Blowing Fuses in Mojotone 18w TMBish Build

andrewRneumann

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I appreciate your help. The 12ax7s are all measuring 5.8V.

I clipped some extra resistors in parallel with the power section cathode resistor/bypass capacitor, and it got noticeably louder.. probably at the expense of my tube life.. but man is this thing a joy to play through. I just need to put in a larger capacitor for the power supply, and this amp will probably be about finished.

Maybe your wall voltage is a little low--I expected the 372DX to give you at least 6.3Vac if not a little higher. Never had a Hammond that didn't give me the rated voltage.

Going back to the original sin of connecting the 5Vac center-tap to the power tubes cathode... I'm now concerned that you may have damaged some preamp tubes. The mistaken connection basically elevated your heater supply by your HT voltage. (It probably never got to 370V because the poor 5Y3 was struggling to conduct that much current and the cathode resistor was in the process of melting down.) There is a maximum heater-cathode voltage for the 12AX7 and it is 180V. For the EL84s, it's only 100V, but you were putting HT on the cathodes and heaters of the EL84's, so they were probably safe from arcing. Could there have been some arcing and damage between the heaters and cathodes? This is just theoretical, but might be worth exploration.
 

andrewRneumann

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The cathode resistor that I rigged up was actually 163 ohms.

I was able to make a 138 ohm network of resistors. It gave me 11.4V across the cathode resistor, and according to the calculator, it puts me at 100.7% dissipation.

Hmmm... there is a math error somewhere. I get 13.8W (about 38.8mA plate current per tube) with those numbers if the plates are at 366V (to ground, 355V to cathode). I thought the 168-ohm numbers were close to 12W. If I recall I was getting 12.5W with the earlier numbers.
 

StratMatt7376

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I switched out the 12ax7s, and it sounds the same.

I reran the numbers and now they agree with yours. I initially missed the box at the top of the page for Plate to Cathode voltage.
 

StratMatt7376

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Update: I discovered that I was missing a capacitor between the tone controls and the phase inverter. I placed one in the signal path, and now it's ridiculously loud. The new problem: squealing. I introduced some negative feedback, and it helped a little, but it still squeals with the master at 9 or 10 o'clock.
 

StratMatt7376

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I wasn't sure if I should start a new thread for this, but the amp has kind of a reverberating screech to it when the master volume is in a certain range. The link is to a sound file with it. Can you guys hear it in the recording? Does anybody know how to get rid of it?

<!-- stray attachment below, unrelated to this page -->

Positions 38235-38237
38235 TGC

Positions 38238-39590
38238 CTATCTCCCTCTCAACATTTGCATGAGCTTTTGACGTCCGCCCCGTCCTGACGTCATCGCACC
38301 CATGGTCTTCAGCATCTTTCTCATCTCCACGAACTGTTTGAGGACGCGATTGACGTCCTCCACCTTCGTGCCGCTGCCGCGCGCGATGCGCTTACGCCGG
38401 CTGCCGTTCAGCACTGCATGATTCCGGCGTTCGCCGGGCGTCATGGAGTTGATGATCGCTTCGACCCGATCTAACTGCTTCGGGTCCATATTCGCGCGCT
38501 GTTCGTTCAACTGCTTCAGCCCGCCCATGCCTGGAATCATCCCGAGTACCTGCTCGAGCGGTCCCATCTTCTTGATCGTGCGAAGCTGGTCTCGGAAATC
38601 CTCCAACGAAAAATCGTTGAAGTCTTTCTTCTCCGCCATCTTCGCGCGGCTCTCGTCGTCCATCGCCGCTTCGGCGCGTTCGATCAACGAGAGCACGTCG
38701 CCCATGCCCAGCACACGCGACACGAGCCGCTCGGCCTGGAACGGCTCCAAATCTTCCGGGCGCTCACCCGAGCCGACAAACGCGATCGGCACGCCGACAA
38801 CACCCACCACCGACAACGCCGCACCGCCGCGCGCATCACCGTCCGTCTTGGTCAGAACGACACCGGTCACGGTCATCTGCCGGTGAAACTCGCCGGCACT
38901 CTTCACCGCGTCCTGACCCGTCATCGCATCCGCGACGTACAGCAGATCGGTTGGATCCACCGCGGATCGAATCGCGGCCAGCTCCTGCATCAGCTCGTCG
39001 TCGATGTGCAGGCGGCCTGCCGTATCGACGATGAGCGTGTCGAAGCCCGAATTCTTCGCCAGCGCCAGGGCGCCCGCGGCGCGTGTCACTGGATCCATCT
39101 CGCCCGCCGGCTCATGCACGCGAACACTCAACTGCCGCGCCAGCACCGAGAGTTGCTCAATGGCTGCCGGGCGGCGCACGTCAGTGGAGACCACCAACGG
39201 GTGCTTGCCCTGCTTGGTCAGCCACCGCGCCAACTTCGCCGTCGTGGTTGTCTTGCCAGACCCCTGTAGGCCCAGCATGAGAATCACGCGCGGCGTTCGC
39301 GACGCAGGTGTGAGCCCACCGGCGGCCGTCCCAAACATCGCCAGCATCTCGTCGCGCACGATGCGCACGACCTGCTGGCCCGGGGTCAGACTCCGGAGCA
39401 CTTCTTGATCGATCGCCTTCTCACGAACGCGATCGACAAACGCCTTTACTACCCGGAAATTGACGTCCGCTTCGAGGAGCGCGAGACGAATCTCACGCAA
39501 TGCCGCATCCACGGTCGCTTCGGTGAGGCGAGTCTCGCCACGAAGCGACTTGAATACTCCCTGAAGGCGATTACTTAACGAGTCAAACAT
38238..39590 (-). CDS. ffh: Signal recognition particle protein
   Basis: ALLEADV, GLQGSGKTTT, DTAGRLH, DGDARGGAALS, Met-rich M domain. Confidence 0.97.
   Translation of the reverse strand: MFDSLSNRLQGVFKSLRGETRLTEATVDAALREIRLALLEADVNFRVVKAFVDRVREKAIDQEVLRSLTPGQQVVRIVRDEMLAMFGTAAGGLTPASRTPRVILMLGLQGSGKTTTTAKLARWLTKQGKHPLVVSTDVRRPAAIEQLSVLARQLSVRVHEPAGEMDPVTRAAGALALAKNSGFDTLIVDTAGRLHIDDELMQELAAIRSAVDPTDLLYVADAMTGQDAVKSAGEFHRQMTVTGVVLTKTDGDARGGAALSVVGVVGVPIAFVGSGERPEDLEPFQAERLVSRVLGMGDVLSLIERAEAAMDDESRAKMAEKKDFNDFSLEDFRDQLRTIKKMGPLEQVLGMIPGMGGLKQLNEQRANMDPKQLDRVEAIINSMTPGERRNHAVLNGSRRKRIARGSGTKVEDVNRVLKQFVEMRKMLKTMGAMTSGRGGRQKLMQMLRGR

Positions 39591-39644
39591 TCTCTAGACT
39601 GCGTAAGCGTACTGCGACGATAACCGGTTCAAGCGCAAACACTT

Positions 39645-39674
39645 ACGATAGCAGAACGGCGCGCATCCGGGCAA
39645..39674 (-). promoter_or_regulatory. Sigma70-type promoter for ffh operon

andrewRneumann

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I wasn't sure if I should start a new thread for this, but the amp has kind of a reverberating screech to it when the master volume is in a certain range. The link is to a sound file with it. Can you guys hear it in the recording? Does anybody know how to get rid of it?



I can hear it. You have narrowed it down to a certain range on the MV? What range?

And speaking of MV, can anyone explain why this cap is necessary in this design? Seems like it just sits there doing nothing. I'd be tempted to remove it / jumper over it.

1653938378406.png
 

Lowerleftcoast

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And speaking of MV, can anyone explain why this cap is necessary in this design? Seems like it just sits there doing nothing. I'd be tempted to remove it / jumper over it.
I assume it is there to keep DC from the PI off the volume pot. All of the 5F6A (cathode follower) variants have this cap in between the pots and the PI.
 

StratMatt7376

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King Fan, yes I did, and it alleviated a lot of the squeal. The recording was after I switched the OT primaries.

It was the substitute cathode bypass cap that was causing that sound. I put a 16uF in parallel with that capacitor/resistor tower thing and that sound went away. Credits to Deepblueharp on youtube for helping me realize that it might have been that.

After implementing that, the amp started oscillating with the MV between 8 and 9 o'clock, so I put in bigger grid stoppers, and it stopped oscillating, but then the note decay got inconsistent and unstable sounding, so I unclipped them. The oscillations haven't come back, but the MV is still funky. It doesn't get louder after 9 or 10 o'clock and it sounds unstable and sloppy after that point. I'm about to investigate. It has been a big, long learning process today, working on this thing.
 
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andrewRneumann

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King Fan, yes I did, and it alleviated a lot of the squeal.